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Page:Popular Science Monthly Volume 61.djvu/184

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The German plan of calling the best man without regard to whether he will accept or decline is better than our secret process. The English plan of having an expert board of electors for each chair possesses certain advantages. Migration of instructors as well as of students is desirable. Much would be gained if instructors in different universities would exchange places for a year, and especially if men from the small colleges were called to spend a year as lecturers at the great universities. When a national university is established at Washington, it would be well for its faculty to consist in part of men from other institutions who should spend one year in five or seven at the central university.

It is difficult to find the right man; and it is particularly unfortunate when the wrong man has been selected. Academic rights and academic freedom are troublesome problems. It seems that an opportunistic policy must be followed rather than definite rules. A university can not be conducted as a factory; and even a factory does not entirely ignore the human element. It is better that an occasional man should be retained who is not quite up to the standard, rather than that all professors should feel that their chairs are insecure, subject to the automatic law of supply and demand, or to the possible caprice of an individual. Assistants and instructors should be appointed for limited terms of years, and better men should replace them if better men can be found. They should never be promoted simply because they are the men on the ground. A professor's appointment should be for life, unless he violates the conditions implied in the contract. In making such an appointment, the university should accept the responsibility, fully realizing that a man, however carefully observed, is subject to a large probable error. Even on the commercial side it pays to take the risks, for with permanent tenure, men will accept smaller salaries; but the chief gain is the moral advantage of securing the complete loyalty of the professor and setting him free to do his work. Less competent men should not, of course, be permitted to teach required courses, and the departments to which they belong should be strengthened. Permanent tenure of office carries with it as a corollary a pension system. Some men are old at sixty and others are young at seventy, but as it is difficult and rather invidious for any authority to decide to which class a man belongs, it is perhaps desirable to pension all professors at a fixed age, permitting them thereafter to offer elective courses or not as they prefer.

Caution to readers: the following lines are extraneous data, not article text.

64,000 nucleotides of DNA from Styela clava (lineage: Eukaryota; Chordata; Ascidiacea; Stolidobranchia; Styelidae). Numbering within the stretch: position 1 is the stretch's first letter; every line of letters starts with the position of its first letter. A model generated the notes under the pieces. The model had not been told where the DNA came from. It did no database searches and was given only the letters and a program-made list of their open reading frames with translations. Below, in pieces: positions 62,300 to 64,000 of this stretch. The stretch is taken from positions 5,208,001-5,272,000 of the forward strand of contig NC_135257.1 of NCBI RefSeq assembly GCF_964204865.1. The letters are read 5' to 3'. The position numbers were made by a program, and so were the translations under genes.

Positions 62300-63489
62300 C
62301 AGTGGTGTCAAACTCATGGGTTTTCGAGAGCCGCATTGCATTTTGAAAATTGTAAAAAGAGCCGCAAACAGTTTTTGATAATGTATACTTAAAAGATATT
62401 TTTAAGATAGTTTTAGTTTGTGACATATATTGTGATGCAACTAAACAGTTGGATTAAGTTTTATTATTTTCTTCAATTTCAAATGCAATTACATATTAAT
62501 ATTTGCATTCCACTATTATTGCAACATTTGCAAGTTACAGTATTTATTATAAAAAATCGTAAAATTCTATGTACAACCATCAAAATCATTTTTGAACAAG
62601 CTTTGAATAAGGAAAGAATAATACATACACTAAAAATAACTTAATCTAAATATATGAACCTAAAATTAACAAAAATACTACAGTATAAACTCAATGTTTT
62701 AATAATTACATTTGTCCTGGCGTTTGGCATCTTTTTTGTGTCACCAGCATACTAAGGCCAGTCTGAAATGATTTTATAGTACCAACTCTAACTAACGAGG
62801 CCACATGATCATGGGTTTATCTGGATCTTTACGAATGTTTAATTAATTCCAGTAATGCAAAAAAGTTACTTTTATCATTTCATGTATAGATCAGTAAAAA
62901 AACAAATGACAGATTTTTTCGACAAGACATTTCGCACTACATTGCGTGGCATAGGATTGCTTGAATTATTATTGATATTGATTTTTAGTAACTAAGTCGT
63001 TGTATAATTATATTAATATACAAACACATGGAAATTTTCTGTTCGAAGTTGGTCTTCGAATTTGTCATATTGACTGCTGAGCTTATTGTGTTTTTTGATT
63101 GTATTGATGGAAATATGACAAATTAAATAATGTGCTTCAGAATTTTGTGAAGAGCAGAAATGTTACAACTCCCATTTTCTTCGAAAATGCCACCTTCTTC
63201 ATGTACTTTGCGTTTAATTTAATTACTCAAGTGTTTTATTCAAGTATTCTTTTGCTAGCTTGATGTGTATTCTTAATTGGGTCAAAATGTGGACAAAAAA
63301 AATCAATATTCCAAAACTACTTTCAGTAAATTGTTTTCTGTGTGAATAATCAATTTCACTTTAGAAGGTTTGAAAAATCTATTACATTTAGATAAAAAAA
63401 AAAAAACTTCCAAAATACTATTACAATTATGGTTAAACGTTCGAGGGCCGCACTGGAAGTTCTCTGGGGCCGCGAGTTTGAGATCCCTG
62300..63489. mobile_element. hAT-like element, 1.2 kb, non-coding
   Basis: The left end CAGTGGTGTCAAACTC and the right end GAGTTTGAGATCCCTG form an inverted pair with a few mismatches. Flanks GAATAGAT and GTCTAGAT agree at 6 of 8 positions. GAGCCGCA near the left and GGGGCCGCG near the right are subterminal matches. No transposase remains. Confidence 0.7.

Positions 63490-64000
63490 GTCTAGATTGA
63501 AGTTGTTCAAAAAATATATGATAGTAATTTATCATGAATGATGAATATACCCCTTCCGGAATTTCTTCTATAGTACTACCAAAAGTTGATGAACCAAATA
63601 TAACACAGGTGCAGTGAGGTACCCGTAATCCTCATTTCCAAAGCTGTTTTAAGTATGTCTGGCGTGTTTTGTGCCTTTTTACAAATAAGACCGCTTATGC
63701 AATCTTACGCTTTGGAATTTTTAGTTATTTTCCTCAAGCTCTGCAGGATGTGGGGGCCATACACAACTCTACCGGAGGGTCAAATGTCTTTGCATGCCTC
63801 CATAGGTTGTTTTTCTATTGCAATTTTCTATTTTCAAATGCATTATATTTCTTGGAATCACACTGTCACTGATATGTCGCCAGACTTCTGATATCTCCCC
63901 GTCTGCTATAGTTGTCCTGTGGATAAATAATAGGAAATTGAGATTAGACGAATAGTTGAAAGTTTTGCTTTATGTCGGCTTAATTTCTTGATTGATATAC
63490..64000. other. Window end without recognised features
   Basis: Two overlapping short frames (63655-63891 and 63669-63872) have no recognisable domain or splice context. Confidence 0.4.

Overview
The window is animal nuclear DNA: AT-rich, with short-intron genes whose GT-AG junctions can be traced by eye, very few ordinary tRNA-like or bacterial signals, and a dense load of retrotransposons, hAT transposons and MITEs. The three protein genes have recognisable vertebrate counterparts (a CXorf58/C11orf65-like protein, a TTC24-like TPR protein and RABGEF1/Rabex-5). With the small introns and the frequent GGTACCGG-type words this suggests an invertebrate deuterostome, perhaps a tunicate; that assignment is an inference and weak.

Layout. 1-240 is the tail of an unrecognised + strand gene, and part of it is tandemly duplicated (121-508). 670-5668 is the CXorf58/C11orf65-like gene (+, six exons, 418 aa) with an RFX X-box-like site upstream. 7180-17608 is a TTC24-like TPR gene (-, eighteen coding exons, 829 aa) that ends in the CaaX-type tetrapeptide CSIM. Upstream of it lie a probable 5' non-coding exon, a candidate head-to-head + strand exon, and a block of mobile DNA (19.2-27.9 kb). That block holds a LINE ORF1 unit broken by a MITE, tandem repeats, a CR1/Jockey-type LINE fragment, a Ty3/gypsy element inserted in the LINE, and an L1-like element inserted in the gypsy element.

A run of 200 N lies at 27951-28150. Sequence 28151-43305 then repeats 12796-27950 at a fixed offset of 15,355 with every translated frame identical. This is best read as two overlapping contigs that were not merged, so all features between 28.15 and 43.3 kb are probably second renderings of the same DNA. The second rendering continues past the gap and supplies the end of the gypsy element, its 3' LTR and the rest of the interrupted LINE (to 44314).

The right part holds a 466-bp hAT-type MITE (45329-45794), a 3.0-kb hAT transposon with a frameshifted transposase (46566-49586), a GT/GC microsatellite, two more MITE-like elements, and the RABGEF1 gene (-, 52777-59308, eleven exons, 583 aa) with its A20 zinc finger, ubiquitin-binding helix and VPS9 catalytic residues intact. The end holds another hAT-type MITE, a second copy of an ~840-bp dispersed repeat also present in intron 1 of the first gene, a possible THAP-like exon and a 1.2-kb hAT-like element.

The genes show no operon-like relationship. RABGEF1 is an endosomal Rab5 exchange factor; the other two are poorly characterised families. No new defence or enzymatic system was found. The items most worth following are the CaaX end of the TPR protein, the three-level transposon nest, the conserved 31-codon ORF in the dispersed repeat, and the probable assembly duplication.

Academic freedom is a subject that has not lacked discussion during the past year. So long as universities are dependent for support on gifts from rich men or on appropriations made by a legislature, there is real danger that the teaching of economics, sociology and some departments of history and philosophy may suffer improper limitations.